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A King’s Soliloquy [On the Night of His Funeral]

Thomas Hardy (2nd June 1840 – 11th January, 1928)

From the slow march and muffled drum,
And crowds distrest,
And book and bell, at length I have come
To my full rest.

A ten years’ rule beneath the sun
Is wound up here,
And what I have done, what left undone,
Figures out clear.

Yet in the estimate of such
It grieves me more
That I by some was loved so much
Than that I bore,

From others, judgment of that hue
Which over-hope
Breeds from a theoretic view
Of regal scope.

For kingly opportunities
Right many have sighed;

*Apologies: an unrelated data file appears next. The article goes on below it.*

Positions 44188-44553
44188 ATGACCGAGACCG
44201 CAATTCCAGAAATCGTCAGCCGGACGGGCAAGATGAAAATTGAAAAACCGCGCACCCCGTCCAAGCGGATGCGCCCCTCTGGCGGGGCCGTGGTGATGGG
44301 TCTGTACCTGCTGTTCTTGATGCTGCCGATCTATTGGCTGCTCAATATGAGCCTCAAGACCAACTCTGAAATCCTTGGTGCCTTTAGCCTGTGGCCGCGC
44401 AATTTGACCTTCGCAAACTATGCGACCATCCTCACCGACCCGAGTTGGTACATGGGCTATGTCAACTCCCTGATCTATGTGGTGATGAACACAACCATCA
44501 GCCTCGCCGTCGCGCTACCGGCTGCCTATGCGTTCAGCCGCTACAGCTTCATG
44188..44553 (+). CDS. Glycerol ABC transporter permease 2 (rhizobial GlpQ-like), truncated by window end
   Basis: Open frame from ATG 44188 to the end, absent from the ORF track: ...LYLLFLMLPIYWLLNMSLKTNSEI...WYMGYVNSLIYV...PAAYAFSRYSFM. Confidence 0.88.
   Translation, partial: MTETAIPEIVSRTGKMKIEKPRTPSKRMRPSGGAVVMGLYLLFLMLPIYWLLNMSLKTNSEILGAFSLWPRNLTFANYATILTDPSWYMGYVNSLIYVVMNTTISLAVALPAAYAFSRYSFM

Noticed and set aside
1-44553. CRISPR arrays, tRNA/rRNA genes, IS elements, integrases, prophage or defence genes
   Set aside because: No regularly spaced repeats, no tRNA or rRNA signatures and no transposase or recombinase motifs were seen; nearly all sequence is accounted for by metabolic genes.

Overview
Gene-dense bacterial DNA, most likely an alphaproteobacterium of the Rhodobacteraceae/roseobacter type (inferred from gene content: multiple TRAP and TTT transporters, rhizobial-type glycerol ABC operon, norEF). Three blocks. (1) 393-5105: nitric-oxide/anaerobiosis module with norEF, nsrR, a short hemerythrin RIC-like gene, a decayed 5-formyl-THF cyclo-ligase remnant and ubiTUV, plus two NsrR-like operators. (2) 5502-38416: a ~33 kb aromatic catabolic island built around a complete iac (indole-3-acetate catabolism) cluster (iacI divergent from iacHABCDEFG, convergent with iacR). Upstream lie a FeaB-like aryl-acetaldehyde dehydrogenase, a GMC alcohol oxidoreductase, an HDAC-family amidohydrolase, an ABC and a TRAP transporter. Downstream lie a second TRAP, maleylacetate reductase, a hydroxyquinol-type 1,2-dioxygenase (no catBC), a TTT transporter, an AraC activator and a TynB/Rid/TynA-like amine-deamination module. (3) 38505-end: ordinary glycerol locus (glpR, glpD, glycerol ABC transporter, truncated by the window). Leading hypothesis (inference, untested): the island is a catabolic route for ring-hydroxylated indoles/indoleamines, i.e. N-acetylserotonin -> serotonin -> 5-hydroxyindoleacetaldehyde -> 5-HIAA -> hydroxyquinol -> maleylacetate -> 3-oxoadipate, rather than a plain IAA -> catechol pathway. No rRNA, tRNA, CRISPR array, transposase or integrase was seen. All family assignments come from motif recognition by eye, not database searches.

How best to bear its devilries
Those learn who have tried!

I have eaten the fat and drunk the sweet,
Lived the life out
From the first greeting glad drum-beat
To the last shout.

What pleasure earth affords to kings
I have enjoyed
Through its long vivid pulse-stirrings
Even till it cloyed.

What days of strain, what nights of stress
Can cark a throne,
Even one maintained in peacefulness,
I too have known.

And so, I think, could I step back
To life again,
I should prefer the average track
Of average men,

Since, as with them, what kingship would
It cannot do,
Nor to first thoughts however good
Hold itself true.

Something binds hard the royal hand,
As all that be,
And it is That has shaped, has planned
My acts and me.

 

 

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